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Rainfall partitioning varies across a forest age chronosequence in the southern Appalachian Mountains

Formally Refereed
Authors: Steven T. Brantley, Chelcy F. Miniat, Paul V Bolstad
Year: 2019
Type: Scientific Journal
Station: Southern Research Station
Source: Ecohydrology


Evaporation of precipitation from plant surfaces, or interception, is a major component of the global water budget. Interception has been measured and/or modelled across a wide variety of forest types; however, most studies have focused on mature, second-growth forests and few studies have examined interception processes across forest age classes. We present data on two components of interception, total canopy interception (Ei) and litter interception—i.e. Oi + Oe horizon layers—(Eff), across a forest age chronosequence, from 2 years since harvest to old-growth. We used precipitation, throughfall, and stemflow collectors to measure total rainfall (P) and estimate Ei; and collected litter biomass and modelled litter wetting and drying to estimate evaporative loss from litter. Canopy Ei, P minus throughfall, increased rapidly with forest age and then leveled off to a maximum of 21% of P in an old-growth site. Stemflow also varied across stands, with the highest stemflow (~8% of P) observed in a 12 year-old stand with high stem density. Modelled Eff was 4–6% of P, and did not vary across sites. Total stand-level interception losses (Ei + Eff) were best predicted by stand age (R2 = 0.77) rather than structural parameters such as basal area (R2 = 0.49) or leaf area (R2 < 0.01). Forest age appears to be an important driver of interception losses from forested mountain watersheds even when stand-level structural variables are similar. These results will contribute to our understanding of water budgets across the broader matrix of forest ages that characterize the modern forest landscape.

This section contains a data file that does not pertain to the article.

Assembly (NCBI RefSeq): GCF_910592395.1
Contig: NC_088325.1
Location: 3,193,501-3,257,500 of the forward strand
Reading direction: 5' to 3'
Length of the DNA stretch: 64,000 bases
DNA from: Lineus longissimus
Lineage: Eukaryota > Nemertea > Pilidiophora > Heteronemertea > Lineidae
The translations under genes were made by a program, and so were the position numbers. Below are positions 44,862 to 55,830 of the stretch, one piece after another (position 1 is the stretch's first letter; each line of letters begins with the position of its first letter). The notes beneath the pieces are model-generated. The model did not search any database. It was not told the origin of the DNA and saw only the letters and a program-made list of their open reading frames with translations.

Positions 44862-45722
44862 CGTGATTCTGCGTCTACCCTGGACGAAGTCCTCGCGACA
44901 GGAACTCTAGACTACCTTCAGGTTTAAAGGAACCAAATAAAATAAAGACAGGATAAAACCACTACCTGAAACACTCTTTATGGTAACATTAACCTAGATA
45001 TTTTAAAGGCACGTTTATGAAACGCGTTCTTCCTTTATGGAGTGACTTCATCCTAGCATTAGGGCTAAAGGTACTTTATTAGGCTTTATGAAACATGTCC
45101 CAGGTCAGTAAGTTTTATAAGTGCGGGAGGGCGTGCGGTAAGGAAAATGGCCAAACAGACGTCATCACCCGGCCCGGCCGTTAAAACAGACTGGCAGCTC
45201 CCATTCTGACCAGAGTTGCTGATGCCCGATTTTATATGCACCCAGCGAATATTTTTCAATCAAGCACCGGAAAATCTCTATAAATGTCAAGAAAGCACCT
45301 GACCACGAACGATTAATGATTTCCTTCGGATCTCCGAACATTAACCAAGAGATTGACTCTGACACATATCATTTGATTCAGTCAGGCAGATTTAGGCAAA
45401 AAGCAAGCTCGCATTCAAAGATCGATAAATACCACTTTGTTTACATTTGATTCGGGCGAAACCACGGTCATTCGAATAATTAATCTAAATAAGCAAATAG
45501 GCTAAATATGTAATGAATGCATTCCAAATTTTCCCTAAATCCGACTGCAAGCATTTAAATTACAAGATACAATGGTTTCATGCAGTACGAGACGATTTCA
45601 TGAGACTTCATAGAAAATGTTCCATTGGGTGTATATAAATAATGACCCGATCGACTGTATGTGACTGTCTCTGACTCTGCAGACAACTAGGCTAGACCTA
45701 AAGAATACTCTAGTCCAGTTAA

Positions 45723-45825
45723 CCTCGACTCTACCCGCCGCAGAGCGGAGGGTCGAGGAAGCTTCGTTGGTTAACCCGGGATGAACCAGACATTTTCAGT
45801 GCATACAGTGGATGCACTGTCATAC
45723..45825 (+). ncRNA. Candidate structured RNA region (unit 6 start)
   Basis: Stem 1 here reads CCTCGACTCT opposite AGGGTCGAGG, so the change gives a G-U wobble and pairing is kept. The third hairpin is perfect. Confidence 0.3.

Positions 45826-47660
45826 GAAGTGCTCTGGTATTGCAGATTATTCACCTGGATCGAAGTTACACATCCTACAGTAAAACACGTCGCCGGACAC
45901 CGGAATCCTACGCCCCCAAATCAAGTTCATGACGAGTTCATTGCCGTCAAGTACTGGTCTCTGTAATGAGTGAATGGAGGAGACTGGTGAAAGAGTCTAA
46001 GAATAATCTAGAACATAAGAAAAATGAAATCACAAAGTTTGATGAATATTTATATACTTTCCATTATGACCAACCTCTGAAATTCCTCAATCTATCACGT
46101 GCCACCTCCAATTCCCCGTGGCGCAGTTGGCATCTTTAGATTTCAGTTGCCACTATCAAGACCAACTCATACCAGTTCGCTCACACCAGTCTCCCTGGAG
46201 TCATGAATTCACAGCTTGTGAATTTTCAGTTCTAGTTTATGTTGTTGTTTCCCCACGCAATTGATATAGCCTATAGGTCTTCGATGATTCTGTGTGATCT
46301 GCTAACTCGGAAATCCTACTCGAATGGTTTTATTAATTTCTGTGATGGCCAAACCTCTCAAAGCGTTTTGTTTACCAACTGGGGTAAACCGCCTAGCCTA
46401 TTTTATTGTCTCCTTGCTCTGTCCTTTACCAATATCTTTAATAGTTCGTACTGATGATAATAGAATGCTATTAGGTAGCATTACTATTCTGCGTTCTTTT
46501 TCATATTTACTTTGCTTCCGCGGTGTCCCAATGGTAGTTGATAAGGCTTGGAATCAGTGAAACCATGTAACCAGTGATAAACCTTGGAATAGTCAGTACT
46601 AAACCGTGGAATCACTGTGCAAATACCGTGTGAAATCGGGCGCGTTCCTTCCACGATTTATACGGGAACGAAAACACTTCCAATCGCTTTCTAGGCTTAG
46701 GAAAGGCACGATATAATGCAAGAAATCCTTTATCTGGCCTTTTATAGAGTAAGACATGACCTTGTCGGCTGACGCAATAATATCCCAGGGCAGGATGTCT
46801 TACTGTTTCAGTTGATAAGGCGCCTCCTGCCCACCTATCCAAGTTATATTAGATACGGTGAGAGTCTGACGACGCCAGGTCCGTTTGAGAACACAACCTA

Forest succession, funneling ratios, interception, stemflow, throughfall


Brantley, Steven T.; Miniat, Chelcy F.; Bolstad, Paul V. 2019. Rainfall partitioning varies across a forest age chronosequence in the southern Appalachian Mountains. Ecohydrology. : e2081-.